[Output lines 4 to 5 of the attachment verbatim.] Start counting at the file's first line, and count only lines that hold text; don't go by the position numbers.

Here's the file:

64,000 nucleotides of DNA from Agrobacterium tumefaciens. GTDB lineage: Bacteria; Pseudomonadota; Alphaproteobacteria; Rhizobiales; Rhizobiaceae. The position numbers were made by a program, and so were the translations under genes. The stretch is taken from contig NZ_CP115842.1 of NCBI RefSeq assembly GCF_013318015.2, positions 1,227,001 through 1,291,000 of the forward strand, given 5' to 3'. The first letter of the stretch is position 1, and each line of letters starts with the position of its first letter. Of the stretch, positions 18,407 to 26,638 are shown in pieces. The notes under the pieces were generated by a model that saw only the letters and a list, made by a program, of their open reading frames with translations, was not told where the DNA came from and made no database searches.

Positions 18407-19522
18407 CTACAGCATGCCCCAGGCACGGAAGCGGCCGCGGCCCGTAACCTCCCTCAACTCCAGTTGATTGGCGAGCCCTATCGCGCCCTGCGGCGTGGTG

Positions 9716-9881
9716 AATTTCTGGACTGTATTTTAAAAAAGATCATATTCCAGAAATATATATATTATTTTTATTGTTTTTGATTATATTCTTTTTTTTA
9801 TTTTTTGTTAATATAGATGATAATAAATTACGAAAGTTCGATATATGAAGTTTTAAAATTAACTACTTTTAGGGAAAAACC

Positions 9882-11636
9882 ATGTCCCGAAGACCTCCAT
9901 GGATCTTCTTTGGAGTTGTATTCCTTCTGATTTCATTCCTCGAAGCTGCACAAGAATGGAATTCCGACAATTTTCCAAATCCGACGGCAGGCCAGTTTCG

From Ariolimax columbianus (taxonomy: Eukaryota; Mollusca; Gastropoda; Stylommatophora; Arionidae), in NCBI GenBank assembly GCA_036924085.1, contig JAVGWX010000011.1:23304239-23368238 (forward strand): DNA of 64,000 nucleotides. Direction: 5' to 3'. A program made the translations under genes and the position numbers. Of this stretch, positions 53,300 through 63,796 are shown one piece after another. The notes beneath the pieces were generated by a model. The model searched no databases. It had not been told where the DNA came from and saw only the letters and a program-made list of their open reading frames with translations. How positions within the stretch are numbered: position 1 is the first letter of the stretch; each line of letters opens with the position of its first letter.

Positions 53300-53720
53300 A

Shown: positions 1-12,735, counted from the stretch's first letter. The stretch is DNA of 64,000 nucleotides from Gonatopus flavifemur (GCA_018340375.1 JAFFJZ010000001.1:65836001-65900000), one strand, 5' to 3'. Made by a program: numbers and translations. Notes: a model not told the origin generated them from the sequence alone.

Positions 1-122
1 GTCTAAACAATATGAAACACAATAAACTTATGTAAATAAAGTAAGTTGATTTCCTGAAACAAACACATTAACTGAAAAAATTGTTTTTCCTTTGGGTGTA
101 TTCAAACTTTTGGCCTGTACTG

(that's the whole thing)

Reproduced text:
Positions 9716-9881
9716 AATTTCTGGACTGTATTTTAAAAAAGATCATATTCCAGAAATATATATATTATTTTTATTGTTTTTGATTATATTCTTTTTTTTA